For the element containing the crack tip (the endpoint of the crack front), a local knot insertion (green line in the figure) is done to cut the element into two new elements. The element I is completely cut by the crack and the PEM is applied. However, we note that the NURBS does not allow local knot insertion due to the tensor-product nature of its basis functions. In order to do so, we first perform the knot insertion on each knot of the NURBS patch until its multiplicity is equal to p + 1 (p is the degree of each direction). Thus the continuity between the element reduces to C−1 such that discontinuous NURBS basis functions (or discontinuous rational Bezier basis) are obtained.

Figure 7: The phantom element method to model surface discontinuity. The red curve denotes the crack, which is regarded as a trimming curve to split the surface. The yellow rectangle represents the degrees of freedom (DOFs) associated with the element of interest. (a) For the completely cut element, the DOFs will be doubled directly. One group is associated with the upper part of the element; the additional group is with the lower part. The way of quadrature for trimmed NURBS can be applied for each part. (b) For the element containing the crack tip (an endpoint of the crack front), a knot (green line) is inserted to reduce the continuity such that the crack tip halted inside the element can be represented. In this way, the old element will be split into two new elements, and the obtained element I can then be applied with phantom element method

Although the continuity between the untrimmed elements is lost in order to halt the crack inside an element. The original parametrization is preserved and the extension to cracks with sharp turns or multi-cracks are straightforward. The future work will focus on performing the local knot insertion to reduce the continuity only for the crack tip element by using T-Splines in which the continuity in uncracked area can remain.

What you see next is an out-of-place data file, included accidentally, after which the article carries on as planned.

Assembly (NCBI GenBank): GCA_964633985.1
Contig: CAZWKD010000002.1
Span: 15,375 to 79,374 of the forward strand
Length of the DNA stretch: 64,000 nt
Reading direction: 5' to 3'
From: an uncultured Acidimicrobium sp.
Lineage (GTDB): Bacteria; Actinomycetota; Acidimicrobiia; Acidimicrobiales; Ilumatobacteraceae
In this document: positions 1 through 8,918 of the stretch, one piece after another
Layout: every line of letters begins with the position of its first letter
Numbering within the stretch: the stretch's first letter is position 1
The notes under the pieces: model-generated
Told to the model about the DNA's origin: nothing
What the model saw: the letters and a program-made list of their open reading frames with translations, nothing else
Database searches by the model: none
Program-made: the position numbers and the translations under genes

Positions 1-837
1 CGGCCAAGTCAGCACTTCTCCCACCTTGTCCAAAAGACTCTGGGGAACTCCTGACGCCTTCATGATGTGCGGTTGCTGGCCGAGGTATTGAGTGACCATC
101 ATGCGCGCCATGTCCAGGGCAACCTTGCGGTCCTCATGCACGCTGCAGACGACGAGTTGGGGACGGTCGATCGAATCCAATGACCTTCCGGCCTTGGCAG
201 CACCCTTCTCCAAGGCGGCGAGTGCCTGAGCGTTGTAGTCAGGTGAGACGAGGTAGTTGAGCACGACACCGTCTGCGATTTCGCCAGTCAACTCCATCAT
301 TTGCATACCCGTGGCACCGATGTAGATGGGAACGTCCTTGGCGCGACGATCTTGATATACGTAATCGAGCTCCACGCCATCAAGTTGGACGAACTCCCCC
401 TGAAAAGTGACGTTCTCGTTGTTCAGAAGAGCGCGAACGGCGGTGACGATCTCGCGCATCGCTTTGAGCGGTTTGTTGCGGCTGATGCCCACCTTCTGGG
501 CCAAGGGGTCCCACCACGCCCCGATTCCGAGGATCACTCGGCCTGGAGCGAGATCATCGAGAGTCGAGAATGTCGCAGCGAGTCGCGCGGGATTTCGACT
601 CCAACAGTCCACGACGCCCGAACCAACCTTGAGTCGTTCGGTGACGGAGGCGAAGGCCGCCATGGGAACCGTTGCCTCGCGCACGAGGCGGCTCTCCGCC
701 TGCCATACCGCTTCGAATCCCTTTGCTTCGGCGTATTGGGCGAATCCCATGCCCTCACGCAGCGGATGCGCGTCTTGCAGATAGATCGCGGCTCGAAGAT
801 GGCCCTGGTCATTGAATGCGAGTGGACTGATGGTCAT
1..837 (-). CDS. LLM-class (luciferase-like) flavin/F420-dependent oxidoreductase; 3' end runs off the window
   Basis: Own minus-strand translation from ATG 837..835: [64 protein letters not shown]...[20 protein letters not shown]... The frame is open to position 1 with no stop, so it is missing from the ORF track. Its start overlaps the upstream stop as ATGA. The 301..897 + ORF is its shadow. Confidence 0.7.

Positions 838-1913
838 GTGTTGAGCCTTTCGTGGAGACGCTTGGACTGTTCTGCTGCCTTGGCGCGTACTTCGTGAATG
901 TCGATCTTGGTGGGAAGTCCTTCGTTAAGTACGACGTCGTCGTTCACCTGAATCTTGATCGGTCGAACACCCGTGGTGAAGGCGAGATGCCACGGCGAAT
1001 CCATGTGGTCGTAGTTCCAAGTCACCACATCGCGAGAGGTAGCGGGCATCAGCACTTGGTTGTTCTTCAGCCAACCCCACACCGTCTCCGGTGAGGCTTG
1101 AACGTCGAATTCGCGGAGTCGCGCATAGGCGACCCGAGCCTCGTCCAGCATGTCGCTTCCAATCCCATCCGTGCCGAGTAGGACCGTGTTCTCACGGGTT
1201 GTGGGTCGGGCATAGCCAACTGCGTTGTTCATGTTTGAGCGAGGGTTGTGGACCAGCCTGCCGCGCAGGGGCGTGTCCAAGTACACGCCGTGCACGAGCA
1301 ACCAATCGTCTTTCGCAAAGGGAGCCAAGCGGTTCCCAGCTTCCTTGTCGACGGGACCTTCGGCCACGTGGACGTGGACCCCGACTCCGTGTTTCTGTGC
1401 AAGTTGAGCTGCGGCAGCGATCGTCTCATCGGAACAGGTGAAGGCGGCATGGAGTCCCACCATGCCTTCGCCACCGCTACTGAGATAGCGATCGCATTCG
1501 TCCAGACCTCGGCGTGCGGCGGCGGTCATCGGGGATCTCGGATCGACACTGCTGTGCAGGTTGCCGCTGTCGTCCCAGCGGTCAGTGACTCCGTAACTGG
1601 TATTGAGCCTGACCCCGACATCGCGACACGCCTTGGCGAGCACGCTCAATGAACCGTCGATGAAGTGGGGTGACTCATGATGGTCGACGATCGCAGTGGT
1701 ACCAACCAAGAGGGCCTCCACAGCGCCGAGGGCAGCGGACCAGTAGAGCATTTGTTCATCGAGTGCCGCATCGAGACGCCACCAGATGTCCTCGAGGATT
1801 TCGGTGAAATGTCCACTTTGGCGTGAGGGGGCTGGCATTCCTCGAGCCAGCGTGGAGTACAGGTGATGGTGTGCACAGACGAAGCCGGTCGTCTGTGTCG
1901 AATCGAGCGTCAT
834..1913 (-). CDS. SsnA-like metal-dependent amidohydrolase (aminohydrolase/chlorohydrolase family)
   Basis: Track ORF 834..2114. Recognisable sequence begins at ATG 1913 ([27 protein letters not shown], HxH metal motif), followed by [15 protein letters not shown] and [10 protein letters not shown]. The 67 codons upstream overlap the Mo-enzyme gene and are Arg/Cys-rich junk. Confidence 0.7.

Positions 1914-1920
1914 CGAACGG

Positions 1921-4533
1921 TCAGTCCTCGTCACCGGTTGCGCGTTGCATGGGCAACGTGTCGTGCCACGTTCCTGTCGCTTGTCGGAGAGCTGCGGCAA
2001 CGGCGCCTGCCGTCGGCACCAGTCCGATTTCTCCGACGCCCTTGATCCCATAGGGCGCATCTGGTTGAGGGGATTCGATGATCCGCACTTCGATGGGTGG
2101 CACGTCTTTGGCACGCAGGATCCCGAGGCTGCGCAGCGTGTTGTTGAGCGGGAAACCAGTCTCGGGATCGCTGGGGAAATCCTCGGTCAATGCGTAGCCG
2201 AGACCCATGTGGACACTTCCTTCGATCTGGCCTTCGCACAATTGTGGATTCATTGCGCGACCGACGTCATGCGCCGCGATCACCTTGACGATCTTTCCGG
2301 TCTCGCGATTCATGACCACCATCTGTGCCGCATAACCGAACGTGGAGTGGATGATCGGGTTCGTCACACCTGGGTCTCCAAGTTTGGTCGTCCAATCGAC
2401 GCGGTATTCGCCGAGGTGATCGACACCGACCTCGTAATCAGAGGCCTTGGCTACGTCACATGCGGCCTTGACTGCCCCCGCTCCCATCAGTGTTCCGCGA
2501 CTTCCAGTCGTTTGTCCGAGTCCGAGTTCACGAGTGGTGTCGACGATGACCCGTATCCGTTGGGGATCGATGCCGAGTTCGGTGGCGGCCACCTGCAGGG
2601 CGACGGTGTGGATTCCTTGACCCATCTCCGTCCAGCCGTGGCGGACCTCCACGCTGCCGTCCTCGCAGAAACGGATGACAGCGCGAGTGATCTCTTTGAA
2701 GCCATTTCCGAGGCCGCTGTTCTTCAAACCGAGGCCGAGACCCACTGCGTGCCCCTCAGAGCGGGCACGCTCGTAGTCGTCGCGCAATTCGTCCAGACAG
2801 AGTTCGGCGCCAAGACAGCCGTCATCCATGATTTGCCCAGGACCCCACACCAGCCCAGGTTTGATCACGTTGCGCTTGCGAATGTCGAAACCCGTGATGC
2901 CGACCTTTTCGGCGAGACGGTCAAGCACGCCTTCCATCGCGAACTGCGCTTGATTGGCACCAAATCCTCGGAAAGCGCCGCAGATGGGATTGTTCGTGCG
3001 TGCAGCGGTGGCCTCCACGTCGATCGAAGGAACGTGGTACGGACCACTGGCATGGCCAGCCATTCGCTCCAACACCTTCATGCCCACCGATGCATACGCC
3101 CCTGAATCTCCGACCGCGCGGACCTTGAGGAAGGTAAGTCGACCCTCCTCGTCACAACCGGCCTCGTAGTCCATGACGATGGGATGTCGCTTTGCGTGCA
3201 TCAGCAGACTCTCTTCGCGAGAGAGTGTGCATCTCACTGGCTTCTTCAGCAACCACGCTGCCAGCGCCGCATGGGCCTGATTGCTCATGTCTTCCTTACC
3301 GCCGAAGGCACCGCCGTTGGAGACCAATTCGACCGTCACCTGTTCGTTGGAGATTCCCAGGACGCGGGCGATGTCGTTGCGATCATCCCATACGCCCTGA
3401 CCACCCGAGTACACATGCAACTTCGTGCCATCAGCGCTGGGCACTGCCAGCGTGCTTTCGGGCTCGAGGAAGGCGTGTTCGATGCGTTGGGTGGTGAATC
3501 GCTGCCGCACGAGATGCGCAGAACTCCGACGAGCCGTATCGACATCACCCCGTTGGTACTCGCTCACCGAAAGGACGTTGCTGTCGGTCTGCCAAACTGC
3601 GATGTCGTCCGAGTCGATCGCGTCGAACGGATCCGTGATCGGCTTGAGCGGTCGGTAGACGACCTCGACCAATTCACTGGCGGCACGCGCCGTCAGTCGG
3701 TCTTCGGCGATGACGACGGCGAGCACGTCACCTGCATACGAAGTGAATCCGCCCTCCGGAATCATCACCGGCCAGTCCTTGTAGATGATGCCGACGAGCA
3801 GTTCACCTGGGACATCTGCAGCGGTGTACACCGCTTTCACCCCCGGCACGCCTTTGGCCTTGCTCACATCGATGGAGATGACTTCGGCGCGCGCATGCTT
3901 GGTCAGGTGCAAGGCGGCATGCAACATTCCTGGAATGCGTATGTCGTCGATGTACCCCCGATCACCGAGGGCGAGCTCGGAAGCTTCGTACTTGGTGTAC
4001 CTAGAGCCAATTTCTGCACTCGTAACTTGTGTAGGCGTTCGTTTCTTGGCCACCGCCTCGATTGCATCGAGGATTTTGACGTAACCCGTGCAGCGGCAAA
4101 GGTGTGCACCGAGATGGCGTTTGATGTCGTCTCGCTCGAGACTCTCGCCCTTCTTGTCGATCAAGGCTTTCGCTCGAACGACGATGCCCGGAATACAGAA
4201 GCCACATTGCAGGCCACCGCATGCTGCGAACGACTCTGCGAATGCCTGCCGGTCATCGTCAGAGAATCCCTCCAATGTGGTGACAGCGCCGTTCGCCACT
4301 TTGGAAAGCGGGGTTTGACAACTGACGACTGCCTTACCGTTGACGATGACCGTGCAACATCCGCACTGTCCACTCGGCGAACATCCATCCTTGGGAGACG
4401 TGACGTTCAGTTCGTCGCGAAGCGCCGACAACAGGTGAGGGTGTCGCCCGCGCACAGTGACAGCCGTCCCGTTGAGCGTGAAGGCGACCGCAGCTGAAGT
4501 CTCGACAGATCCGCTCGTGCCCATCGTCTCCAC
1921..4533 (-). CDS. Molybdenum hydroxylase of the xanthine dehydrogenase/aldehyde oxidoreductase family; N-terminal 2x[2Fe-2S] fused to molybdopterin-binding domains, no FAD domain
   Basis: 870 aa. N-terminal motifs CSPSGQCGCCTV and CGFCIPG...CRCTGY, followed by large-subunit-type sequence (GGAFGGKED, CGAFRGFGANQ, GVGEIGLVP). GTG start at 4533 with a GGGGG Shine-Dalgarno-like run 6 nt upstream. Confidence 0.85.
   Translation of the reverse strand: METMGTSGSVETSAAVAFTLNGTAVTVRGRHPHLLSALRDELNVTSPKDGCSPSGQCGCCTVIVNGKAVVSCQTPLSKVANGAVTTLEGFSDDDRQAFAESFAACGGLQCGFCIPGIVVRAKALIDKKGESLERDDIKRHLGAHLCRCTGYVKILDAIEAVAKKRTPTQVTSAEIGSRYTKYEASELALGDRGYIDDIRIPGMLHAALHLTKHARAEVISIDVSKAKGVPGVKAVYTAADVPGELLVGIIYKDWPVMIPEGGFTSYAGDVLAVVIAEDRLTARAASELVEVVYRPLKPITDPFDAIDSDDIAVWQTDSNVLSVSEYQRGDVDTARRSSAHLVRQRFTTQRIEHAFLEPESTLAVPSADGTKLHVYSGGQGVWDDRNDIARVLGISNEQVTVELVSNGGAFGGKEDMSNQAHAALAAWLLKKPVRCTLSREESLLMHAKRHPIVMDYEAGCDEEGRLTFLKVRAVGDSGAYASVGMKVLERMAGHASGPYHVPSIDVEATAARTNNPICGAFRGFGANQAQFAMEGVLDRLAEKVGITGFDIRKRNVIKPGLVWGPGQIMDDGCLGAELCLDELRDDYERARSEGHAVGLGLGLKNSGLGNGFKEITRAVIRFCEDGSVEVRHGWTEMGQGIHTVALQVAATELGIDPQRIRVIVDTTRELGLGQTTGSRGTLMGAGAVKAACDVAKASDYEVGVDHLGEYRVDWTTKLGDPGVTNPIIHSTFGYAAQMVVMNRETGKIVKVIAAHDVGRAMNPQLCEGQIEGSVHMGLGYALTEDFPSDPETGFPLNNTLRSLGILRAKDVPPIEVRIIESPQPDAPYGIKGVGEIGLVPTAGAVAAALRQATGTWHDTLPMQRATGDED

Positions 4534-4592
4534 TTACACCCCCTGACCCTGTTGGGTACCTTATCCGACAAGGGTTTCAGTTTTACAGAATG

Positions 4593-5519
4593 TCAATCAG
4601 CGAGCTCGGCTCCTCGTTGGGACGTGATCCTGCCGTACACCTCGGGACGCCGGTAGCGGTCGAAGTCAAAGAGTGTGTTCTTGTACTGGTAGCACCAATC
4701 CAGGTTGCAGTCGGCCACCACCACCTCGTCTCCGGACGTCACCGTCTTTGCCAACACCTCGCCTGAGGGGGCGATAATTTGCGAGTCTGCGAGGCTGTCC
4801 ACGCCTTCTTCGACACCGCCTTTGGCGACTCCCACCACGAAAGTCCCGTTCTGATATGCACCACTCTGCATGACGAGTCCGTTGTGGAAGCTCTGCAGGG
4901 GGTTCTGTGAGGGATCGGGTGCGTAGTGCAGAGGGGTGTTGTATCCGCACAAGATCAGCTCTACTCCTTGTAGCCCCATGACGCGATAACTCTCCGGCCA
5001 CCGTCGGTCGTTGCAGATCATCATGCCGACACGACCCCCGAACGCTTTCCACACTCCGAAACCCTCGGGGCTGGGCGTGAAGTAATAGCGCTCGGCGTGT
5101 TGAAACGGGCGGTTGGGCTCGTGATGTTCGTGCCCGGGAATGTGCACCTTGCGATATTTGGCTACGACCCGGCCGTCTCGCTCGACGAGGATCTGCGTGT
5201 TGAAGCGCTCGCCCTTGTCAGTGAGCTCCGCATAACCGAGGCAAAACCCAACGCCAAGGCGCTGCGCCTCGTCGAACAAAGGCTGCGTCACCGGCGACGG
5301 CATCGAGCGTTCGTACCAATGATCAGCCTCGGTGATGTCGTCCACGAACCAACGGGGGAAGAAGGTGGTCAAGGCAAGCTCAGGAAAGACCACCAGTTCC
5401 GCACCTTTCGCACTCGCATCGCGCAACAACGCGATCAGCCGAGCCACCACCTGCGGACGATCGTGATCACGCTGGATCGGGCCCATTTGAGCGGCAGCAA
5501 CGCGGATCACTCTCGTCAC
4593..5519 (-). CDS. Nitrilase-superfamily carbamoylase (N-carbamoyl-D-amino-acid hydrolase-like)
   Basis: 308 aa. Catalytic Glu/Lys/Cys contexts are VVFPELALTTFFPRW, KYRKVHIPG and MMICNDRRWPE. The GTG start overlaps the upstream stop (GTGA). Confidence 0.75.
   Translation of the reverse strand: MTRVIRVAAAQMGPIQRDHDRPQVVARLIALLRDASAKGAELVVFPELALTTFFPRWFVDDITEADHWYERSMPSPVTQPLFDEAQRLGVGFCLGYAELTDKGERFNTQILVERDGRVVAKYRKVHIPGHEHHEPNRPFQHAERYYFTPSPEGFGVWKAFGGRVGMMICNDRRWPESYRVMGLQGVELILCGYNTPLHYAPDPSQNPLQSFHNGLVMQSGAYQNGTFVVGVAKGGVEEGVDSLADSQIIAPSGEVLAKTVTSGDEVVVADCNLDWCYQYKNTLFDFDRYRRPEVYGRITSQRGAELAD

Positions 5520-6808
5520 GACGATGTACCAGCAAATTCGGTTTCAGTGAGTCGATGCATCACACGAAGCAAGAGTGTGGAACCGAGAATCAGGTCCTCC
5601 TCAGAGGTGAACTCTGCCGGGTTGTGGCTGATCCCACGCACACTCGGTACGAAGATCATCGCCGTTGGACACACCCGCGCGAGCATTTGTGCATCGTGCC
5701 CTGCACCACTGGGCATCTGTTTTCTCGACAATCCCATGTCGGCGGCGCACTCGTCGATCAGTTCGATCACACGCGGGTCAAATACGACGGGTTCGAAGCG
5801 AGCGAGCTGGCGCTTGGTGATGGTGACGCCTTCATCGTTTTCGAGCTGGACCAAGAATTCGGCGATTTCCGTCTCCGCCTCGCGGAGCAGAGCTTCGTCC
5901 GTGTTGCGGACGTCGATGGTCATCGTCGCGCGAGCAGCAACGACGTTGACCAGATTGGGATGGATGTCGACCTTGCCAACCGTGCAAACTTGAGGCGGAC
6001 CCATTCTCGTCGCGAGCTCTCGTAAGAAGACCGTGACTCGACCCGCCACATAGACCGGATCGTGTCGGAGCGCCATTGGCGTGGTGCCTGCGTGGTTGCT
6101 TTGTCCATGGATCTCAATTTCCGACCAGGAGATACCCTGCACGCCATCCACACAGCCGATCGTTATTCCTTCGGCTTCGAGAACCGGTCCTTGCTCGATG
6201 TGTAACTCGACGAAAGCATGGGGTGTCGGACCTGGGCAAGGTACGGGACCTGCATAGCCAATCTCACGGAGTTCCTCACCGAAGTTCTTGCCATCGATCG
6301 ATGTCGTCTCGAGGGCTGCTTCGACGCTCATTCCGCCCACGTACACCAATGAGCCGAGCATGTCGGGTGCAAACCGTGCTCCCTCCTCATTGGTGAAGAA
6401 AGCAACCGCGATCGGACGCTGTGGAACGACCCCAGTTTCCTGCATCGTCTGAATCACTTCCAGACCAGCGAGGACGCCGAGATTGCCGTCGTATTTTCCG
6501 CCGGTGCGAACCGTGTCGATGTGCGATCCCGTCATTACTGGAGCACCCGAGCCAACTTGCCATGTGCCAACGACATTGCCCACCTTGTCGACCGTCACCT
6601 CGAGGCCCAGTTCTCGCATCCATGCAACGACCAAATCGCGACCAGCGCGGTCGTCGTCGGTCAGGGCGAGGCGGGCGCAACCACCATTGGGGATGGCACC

To overcome the degeneration in system matrices of BEM due to the overlapped crack surface, dual boundary integral equations are used. One can refer to the work in [29] for details.

4  Singular and Nearly Singular Integration

Numerical integration for for IGABEM encounters is challengeable because the NURBS bases are rational, and the mesh can occasionally be highly distorted. This also complicates the singular and nearly-singular behaviors in the integrand of BEM. Efforts have been made to tackle this problem [30,31]. In this work, we investigate the conformal transformation technique [29] to the improve the (hyper-)singular integration in detail, then an L − 1/5 transformation is implemented to handle nearly singular integration.

The singularity subtraction technique is used for both untrimmed and trimmed elements. For the hyper-singular integral of the form

I=SH(s,x(ξ¯))R(ξ¯)J¯(ξ¯)dS, (17)

where H (s, x(ξ¯)) is the hyper-singular kernel, R(ξ¯) is the NURBS basis function and J¯(ξ¯) is the Jacobi transformation from parent space to physical space. By subtracting the Lorentz term and adding back semi-analytically, the integral becomes